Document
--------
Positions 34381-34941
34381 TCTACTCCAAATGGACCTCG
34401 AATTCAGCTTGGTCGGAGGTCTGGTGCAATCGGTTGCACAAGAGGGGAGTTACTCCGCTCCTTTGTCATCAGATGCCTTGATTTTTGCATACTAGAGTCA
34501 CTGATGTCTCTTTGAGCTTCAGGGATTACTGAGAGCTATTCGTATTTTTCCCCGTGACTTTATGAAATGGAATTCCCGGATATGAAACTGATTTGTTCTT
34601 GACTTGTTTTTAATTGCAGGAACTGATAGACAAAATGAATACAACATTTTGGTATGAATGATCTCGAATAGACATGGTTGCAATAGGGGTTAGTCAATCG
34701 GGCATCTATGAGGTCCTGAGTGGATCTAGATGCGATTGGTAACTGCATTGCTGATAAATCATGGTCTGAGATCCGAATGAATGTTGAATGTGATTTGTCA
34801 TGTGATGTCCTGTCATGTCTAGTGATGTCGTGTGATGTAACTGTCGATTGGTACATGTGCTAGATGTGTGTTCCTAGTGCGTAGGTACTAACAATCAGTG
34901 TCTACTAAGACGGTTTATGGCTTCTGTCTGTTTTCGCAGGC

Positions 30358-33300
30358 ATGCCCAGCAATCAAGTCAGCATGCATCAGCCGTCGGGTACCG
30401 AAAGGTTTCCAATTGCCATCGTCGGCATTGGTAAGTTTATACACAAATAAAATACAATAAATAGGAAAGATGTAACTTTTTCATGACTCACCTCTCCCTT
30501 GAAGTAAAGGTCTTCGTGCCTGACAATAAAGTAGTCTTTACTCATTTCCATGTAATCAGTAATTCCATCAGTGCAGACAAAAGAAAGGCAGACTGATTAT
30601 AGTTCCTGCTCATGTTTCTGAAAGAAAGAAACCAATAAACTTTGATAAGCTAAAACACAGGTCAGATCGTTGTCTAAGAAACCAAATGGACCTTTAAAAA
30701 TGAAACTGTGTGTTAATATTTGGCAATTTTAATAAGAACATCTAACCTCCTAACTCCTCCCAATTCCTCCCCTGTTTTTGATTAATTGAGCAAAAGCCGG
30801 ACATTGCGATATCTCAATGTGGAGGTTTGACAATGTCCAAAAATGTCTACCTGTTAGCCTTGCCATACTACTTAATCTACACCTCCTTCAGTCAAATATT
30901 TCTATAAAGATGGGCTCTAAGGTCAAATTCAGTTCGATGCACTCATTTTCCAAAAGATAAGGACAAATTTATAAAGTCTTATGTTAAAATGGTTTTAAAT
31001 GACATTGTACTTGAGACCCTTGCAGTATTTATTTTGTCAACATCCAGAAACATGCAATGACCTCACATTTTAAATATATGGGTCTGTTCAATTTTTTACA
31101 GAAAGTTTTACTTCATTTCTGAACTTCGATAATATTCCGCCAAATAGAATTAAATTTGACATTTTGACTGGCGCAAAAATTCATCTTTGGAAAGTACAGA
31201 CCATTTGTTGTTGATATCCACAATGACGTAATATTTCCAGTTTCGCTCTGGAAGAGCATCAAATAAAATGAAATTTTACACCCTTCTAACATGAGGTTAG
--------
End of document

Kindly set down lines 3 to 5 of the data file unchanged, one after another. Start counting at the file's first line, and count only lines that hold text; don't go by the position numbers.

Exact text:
34401 AATTCAGCTTGGTCGGAGGTCTGGTGCAATCGGTTGCACAAGAGGGGAGTTACTCCGCTCCTTTGTCATCAGATGCCTTGATTTTTGCATACTAGAGTCA
34501 CTGATGTCTCTTTGAGCTTCAGGGATTACTGAGAGCTATTCGTATTTTTCCCCGTGACTTTATGAAATGGAATTCCCGGATATGAAACTGATTTGTTCTT
34601 GACTTGTTTTTAATTGCAGGAACTGATAGACAAAATGAATACAACATTTTGGTATGAATGATCTCGAATAGACATGGTTGCAATAGGGGTTAGTCAATCG